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In presenting to the public a new text-book on Rhetoric, the author asks attention to these features as characteristic:
(1.) It is kept in the foreground throughout, that the fundamental law of rhetoric is adaptation ; that the form of discourse, like the fashion of clothing, has no intrinsic beauty, but is or is not artistic as it does or does not produce the effect designed, at the time and under the circumstances.
(2.) That the student may look on rhetoric as an art, not like trigonometry which he may use, but like arithmetic which he must use, its most important laws are developed in the practical treatment of Conversation and Letter-Writing. The boy who does not care to be taught speech-making and verse-writing may be glad of help to feel at ease among strangers, and to write a business letter.
To this is added instruction in Narration and Description. These are forms of composition in which the essential element is not literary taste but personal experience. Any mạn may be called upon to tell or to write for the newspaper what he has done or seen, and every man should be able to do it well.
Because Conversation, Letter-Writing, Narration, and Description are of immediate interest to every one, they are the essential portion of the subject, and for scholars who do not care for more, this part of the book, including a full treatment of Punctuation, is published in a separate volume, called “The Elements of Practical Rhetoric."
(3.) With the Essay begins what is properly literary work. One must converse, write letters, narrate, describe,
—and the only question is whether one shall do it well or ill. But one need not write for the magazines or deliver orations or publish poems, unless one has a taste that way. Hence this part of the subject has been kept distinct, and for those who so prefer it is published in a separate volume, called “A System of Advanced Rhetoric.”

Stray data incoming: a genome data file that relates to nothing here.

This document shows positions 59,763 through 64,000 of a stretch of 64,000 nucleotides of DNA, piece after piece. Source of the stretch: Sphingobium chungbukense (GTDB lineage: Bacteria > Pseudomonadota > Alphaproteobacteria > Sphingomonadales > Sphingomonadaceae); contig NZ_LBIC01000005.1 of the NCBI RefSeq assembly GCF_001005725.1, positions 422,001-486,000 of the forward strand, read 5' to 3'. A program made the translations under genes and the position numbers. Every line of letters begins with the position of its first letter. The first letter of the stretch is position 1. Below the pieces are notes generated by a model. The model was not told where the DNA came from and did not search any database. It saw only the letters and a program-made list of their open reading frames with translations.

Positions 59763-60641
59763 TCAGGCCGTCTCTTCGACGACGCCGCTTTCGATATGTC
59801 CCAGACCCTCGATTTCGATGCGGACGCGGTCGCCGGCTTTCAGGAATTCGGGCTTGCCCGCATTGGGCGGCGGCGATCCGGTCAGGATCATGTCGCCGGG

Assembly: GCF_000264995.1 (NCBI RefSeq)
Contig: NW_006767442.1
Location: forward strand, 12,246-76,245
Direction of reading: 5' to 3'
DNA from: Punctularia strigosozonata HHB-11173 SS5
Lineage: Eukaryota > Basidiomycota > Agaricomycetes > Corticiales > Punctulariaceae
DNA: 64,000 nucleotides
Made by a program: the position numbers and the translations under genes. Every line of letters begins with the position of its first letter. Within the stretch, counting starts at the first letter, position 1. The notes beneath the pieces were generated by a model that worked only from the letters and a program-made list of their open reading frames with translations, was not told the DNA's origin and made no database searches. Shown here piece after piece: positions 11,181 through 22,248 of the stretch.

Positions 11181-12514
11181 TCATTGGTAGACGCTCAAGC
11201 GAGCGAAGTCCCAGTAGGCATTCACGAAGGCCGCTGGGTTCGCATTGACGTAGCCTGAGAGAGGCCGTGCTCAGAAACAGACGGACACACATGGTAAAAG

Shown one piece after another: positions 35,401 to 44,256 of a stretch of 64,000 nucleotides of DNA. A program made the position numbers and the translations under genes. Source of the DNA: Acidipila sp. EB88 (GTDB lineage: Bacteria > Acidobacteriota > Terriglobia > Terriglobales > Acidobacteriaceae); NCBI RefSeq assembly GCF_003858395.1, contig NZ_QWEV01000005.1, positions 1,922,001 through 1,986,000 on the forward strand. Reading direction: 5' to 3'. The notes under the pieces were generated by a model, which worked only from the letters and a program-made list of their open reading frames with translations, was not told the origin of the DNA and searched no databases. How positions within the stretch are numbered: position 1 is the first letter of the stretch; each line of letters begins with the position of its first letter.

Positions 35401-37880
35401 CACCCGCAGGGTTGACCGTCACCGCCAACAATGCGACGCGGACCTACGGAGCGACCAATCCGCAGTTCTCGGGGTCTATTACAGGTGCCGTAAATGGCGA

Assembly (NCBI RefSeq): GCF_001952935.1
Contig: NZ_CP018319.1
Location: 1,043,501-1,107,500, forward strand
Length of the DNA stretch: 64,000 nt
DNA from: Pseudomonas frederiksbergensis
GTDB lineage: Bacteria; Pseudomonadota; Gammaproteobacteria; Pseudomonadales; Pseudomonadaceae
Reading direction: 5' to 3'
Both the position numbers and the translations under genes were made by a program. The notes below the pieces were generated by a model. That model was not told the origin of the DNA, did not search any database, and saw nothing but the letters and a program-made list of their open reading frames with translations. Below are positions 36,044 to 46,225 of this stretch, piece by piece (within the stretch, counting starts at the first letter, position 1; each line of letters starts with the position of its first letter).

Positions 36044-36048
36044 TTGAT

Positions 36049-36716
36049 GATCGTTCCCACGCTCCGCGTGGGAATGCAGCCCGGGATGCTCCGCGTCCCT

Especial pains has been taken in the treatment of Preparation and Invention. The principles laid down are familiar to practised writers, but are usually reached by experience instead of by instruction. It is believed that these chapters will do much for young authors to make the way easy and definite.
(4.) The mechanism of composition, instead of being scattered throughout the book, is gathered into Part I., serving as an introduction. The treatment differs from that usually found in so-called “Composition Books," in that it treats the sentence from a point of view purely rhetorical. Hence arrangement of words, phrases, and clauses is made prominent, the principles under this head being distinguished from the rest under the title of “Observations." These will be found to occupy more than half the space given, and their importance cannot be too strongly insisted upon.
For those who desire, Part I. is published by itself, in a volume called “Outlines of Sentence-Making."
(5.) Throughout the book there is a profusion of illus